Tribes and Government agencies have erroneously disregarded the reserved Shasta Nation Treaty rights including hunting, fishing, and water rights which are Guaranteed by the Constitution of the United States. A Tribe need not be Federally Recognized to establish that it is the beneficiary of a Treaty. United States v Suquamish Tribe 901 F.2d 772 (9th Cir. 1990); It is enough that a group or tribe establish that it has preserved an organized tribal structure that it can trace back to a Federal Treaty. United States v Oregon, 29 F 3d 481, amended 43 F. 3d 1284 (9th Cir. 1994).
Terms of Agreement:
The term of the Agreement as to contractual obligations shall be 50 years from the effective date.
The KBRA will need a Charter, foreign to our Constitution and unacknowledged by our laws and altering fundamentally the forms of our government. A Charter as defined to make this Agreement effective will abdicate Government and declare us out of the protection of the United States Constitution.
As defined by Webster 2. A grant or guarantee of rights, franchises or privileges from the sovereign power of a state or country. 4. A special privilege, “IMMUNITY,” or exemption arising from legislation. The citizens of Klamath, Jackson and Siskiyou Counties will have their right to representation destroyed in an Unconstitutional Dictatorial Charter for 50 years.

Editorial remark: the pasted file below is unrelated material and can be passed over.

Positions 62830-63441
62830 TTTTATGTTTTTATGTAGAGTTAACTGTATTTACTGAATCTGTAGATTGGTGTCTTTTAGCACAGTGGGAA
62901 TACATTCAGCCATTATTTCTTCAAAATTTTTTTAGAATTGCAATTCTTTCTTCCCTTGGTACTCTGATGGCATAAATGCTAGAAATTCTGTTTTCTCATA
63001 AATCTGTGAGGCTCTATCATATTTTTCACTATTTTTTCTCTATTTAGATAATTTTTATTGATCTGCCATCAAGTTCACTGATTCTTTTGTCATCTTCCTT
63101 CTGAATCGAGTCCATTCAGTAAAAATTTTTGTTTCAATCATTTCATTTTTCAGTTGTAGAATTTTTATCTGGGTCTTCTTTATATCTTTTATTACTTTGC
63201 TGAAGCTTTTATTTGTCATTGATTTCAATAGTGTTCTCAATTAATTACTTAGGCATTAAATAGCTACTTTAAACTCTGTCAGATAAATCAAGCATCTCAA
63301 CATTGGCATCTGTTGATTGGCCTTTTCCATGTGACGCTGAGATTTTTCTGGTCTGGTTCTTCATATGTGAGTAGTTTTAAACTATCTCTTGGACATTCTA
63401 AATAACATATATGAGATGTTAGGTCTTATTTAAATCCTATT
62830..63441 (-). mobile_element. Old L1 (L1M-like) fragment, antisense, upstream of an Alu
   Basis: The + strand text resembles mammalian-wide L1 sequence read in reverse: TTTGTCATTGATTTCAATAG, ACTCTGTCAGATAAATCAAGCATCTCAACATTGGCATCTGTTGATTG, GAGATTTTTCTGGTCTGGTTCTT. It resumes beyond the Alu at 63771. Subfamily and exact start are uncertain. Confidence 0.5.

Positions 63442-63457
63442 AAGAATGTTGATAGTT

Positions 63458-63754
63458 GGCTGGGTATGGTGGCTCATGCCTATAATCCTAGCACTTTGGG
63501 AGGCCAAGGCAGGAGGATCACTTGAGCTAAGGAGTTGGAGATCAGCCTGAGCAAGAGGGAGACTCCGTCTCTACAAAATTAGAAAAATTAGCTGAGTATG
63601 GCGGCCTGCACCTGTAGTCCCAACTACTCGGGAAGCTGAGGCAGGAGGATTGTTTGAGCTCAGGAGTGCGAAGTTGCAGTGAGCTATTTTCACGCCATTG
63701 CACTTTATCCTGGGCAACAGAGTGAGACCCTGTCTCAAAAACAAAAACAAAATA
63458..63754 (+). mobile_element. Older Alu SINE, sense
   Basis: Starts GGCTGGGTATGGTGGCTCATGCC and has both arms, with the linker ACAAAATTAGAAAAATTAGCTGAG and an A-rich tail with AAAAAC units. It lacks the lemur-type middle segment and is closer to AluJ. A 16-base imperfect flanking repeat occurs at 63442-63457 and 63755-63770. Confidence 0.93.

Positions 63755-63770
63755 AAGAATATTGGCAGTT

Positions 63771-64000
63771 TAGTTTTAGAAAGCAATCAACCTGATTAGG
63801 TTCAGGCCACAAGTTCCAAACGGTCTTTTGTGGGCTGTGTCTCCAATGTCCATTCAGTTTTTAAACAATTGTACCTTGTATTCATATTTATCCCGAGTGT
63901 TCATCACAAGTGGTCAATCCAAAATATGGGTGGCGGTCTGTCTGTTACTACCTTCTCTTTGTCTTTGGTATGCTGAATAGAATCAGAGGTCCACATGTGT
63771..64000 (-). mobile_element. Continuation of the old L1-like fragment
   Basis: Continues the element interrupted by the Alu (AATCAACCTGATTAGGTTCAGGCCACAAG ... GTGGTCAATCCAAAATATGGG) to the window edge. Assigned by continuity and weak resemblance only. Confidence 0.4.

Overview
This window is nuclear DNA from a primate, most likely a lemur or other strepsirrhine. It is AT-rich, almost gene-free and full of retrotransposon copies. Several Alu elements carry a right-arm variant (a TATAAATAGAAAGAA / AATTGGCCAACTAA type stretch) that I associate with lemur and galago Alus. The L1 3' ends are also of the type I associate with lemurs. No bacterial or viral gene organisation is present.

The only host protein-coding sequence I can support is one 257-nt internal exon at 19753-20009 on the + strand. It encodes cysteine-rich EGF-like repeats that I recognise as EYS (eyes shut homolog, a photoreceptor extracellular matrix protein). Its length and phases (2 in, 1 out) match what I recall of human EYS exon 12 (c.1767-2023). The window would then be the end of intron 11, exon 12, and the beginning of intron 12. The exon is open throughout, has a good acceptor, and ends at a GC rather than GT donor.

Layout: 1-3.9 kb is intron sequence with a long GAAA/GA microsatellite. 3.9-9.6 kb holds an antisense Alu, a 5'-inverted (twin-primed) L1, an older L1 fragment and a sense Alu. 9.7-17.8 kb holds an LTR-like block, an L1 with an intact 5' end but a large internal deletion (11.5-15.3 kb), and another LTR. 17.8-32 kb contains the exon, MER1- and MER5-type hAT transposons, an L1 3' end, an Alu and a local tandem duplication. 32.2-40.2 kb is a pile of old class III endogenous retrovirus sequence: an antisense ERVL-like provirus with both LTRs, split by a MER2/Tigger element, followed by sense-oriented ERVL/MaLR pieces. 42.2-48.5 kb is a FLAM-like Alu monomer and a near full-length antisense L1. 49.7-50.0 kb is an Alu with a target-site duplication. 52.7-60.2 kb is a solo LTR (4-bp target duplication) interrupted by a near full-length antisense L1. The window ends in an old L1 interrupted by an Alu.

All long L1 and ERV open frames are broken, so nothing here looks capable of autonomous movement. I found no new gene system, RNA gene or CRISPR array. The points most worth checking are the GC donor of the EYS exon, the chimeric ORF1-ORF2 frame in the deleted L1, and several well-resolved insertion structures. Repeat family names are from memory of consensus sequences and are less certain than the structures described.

Force Majeure shall mean: For the purpose of performing Contractual Obligations under this Agreement. There is no freedom of speech or right to representation by the Public in the creation of this Agreement, and Irrevocable Charter will mandate this. To become a Party to this “Obligated Contractual Agreement” means Government agencies have violated their trusts as public servants by violating the authority of the Constitution of the United States and the will of the People.
Indian Treaties stand essentially on the same footing as Treaties with Foreign Nations, as they are made pursuant to the Constitution, Treaties take precedence over any conflicting state laws by reason of the Supremacy Clause. U.S. Constitution., Art. VI, $ 2; Worcester v Georgia, 31 U.S. (6 Pet.) 515 (1832).
Reserved treaty rights are not Dependant on Trust Status. The Supreme Courts case of Johnson v McIntosh, 21 U.S. (8 Wheat.) Indian tribes were incapable of conveying their land directly to individuals even before the passage of the Trade and Intercourse Act